A merchant displays Nelson Mandela T-shirts in a Johannesburg shopping mall in 2010.Stephane de Sakutin/AFP/Getty Images
Nelson Mandela was the pivotal, indispensable architect of one of the greatest political miracles of the 20th century, the abolition of apartheid in South Africa and the establishment of a multiracial democracy, achieved through tough negotiation rather than the catastrophic civil war that many observers had predicted.
Yet the second half of the revolution he sought for South Africa — freedom from poverty, establishment of genuine equality of opportunity and a fair share of national wealth — has yet to be achieved. Poverty was a central theme of Mandela’s famous 1964 speech at the Rivonia trial, in which 10 African National Congress leaders were prosecuted for sabotage, just as poverty was a central theme of the 1955 Freedom Charter, which articulated the ANC’s ambitions for a democratic society.
As Mandela would repeatedly insist over the years, the ANC’s Freedom Charter did not call for a socialist revolution, and Mandela’s views and the ANC’s official position remained distinct from that of the allied South African Communist Party. The charter called for a nationalization of “the mineral wealth beneath the soil, the banks and monopoly industry” as well as for redistribution of land, but this step was to be achieved within the context of a mixed economy, without comprehensive central planning.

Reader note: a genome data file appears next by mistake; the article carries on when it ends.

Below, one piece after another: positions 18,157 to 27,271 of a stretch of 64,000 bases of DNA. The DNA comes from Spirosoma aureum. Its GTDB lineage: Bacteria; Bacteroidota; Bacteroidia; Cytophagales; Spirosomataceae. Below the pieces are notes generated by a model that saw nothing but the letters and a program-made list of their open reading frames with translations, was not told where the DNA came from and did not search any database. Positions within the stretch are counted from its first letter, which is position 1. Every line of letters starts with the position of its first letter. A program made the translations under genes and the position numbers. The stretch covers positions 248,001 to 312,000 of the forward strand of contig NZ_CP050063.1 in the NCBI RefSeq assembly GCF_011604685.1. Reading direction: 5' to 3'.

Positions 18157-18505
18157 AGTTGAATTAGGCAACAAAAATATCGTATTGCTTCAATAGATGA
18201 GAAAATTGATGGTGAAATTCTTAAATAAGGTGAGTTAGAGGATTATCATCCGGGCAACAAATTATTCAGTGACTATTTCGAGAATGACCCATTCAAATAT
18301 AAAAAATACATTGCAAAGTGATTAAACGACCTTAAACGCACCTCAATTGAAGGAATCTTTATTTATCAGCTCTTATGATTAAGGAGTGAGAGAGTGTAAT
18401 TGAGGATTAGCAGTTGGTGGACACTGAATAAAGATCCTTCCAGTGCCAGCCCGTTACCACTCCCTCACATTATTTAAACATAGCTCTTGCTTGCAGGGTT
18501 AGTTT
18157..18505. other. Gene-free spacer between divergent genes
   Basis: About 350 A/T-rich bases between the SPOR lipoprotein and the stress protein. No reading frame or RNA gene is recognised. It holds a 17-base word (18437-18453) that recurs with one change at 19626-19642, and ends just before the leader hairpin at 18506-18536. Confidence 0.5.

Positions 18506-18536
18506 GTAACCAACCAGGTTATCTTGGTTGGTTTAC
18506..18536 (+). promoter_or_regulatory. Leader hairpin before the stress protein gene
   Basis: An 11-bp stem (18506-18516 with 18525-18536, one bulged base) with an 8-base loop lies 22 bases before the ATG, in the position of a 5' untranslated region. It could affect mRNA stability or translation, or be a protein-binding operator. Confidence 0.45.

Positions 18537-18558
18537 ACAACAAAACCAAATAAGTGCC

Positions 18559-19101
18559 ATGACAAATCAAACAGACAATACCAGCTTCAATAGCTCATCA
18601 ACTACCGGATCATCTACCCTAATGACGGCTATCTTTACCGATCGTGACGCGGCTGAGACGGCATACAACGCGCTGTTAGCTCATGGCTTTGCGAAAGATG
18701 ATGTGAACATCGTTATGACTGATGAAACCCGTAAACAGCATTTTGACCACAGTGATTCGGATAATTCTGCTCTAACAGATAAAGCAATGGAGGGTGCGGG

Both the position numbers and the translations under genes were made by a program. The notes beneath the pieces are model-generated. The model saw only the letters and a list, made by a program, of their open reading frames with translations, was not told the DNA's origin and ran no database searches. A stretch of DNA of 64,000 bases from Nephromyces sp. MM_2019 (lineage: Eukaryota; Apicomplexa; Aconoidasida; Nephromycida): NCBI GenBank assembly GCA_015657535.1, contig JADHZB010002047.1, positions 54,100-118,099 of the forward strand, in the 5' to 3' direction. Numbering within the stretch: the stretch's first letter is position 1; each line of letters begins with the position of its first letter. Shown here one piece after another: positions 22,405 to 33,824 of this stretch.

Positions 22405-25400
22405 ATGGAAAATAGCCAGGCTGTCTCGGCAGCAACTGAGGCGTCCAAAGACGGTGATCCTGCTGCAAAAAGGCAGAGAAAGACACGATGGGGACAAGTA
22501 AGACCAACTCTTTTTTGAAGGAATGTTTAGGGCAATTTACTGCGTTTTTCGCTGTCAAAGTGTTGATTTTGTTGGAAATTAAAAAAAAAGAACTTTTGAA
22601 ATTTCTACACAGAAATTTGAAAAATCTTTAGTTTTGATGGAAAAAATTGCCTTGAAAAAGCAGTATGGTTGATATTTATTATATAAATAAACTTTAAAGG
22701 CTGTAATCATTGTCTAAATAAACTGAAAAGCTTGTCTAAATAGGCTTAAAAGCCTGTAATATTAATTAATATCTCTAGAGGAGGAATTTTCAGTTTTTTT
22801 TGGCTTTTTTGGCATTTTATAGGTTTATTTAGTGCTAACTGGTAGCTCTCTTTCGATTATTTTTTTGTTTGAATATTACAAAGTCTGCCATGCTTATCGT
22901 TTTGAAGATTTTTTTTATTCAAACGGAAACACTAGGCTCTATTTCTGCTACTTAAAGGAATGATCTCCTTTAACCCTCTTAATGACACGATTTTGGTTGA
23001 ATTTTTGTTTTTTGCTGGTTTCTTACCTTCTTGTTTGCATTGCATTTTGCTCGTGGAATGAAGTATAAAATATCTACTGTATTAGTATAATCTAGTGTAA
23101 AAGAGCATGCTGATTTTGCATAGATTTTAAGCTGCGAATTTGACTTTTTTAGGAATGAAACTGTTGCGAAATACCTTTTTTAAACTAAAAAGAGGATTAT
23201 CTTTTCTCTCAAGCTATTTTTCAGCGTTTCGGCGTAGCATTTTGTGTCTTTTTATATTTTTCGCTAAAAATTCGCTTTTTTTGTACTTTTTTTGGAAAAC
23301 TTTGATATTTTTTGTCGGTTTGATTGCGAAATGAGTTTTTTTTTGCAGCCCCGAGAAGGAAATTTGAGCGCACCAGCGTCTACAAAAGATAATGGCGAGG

In his memoir “Long Walk to Freedom,” Mandela writes that the charter “guaranteed that when freedom came, Africans would have the opportunity to own their own businesses in their own names, to own their own houses and property, in short, to prosper as capitalists and entrepreneurs ... The clause discussing the possible nationalization of the mines, the banks and monopoly industries was an action that needed to be taken if the economy was not to be solely owned and operated by white businessmen.”
He would come to abandon nationalization so as not to deter foreign investment — a move variously praised and denounced as pragmatically modifying the aspirations of the Freedom Charter to fit the demands of the global economy as well as the practical need to reassure whites frightened by the prospect of a black-led government. Instead his government embarked on the Reconstruction and Development Programme, an ambitious social democratic vision that led to some tangible gains in housing and other basic needs but fell far short of the goal of eradicating mass poverty. Subsequent turns in the late 1990s to more overtly neoliberal policies that favored private investors over state-led development under the Growth Employment and Redistribution program were severely criticized for exacerbating rather than narrowing inequalities. Serious deprivation remains a fact of life for many South Africans: Recent data show that from 2011 to 2013, 40 percent of population experienced water shortages at least some of the time, including 11 percent facing frequent or constant shortages.
Despite the disappointing pace of change in post-liberation South Africa, there remains much of value in the Freedom Charter’s vision of economic justice. It is an inspiring vision to which South African progressives may well wish to return. When one reconsiders the 1955 Freedom Charter, it is striking to see that Mandela’s ideas about a practicable just economy bear a strong resemblance to the mature view of John Rawls, the 20th century’s most prominent philosopher of social justice.